There’s never enough time in one visit to see it all with the  proper respect for the masterpieces and unique artistry on display.  Choose a few theme rooms, relax on a bench and take your time to enjoy.  Come back another time, the Mona Lisa will always be there to greet you.

Visiting Paris from a southern provincial town, this band put on a spirited show with fine style and good toe-tapping offerings.  The young fellow on the small snare drum who beat the beat with gusto was a fun front-man.

Le Moulin Rouge needs no introduction.  Look but don’t bother getting clipped inside.  A good starting point to the Sacré Coeur.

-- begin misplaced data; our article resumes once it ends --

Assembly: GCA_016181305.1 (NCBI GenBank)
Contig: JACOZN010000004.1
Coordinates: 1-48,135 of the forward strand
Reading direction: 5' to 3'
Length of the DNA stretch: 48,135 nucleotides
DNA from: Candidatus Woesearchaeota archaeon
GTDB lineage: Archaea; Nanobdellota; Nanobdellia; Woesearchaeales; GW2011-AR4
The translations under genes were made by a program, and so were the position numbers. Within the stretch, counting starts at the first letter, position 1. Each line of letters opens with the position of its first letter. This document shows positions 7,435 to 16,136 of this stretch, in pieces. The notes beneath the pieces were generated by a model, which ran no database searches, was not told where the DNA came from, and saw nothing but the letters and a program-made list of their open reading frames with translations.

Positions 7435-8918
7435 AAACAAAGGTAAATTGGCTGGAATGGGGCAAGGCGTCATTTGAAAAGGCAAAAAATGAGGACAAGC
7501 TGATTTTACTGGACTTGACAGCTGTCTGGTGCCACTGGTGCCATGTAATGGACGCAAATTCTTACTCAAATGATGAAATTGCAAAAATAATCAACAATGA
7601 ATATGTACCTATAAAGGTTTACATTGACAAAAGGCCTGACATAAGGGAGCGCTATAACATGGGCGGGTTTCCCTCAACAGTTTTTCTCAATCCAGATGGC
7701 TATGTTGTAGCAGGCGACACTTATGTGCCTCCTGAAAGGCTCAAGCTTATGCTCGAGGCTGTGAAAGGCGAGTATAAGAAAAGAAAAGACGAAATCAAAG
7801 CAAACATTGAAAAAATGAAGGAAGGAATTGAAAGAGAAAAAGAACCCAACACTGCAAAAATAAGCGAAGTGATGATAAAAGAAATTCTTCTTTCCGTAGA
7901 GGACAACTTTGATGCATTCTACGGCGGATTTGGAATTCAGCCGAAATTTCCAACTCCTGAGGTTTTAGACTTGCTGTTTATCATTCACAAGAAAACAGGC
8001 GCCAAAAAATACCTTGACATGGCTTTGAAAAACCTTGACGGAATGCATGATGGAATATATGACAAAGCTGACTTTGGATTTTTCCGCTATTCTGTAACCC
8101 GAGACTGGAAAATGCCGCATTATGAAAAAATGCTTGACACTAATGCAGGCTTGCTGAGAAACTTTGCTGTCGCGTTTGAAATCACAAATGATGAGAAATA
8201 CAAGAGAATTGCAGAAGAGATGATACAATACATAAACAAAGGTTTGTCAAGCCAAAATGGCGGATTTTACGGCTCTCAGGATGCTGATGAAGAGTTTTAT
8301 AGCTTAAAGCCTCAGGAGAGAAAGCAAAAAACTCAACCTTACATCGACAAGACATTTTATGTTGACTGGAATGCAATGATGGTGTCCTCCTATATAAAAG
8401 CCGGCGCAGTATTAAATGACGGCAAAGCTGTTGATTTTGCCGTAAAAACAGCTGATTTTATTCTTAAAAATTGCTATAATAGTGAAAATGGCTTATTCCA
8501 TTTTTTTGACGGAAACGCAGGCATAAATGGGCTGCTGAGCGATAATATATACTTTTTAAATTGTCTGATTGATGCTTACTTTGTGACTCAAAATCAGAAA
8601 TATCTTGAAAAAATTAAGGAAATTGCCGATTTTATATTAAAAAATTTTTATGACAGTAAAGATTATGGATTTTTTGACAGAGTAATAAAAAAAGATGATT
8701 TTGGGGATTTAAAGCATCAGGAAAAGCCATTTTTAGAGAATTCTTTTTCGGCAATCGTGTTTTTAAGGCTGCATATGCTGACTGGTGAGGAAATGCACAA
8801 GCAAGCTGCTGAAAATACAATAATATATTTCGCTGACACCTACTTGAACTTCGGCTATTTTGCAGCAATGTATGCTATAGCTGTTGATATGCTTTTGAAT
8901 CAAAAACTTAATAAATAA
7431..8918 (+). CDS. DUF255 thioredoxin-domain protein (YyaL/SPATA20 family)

There seems to be yet another antique children’s carousel all over the city; laughter of happy children and organ music always evokes sweet memories.

This lovely mademoiselle played a fine rendition of the theme from Emilie, the movie that enchanted the world some years ago.

Energetically cranking the small mechanical organ, this fine songstress was a throw-back to the early street chanteuse of Paris, Edit Piaf being the best known, of course.  Her voice was evocative of Patachou and Juliette Gréco, singers known  and loved for their Parisian roots.

This Parisian icon is even more exciting at night.

A pretty tourist exclaimed, “Ah, worse than Tokyo traffic.  Crazy!”  She took video to show back home they don’t have it as bad as the Parisian ‘Kamikaze drivers!”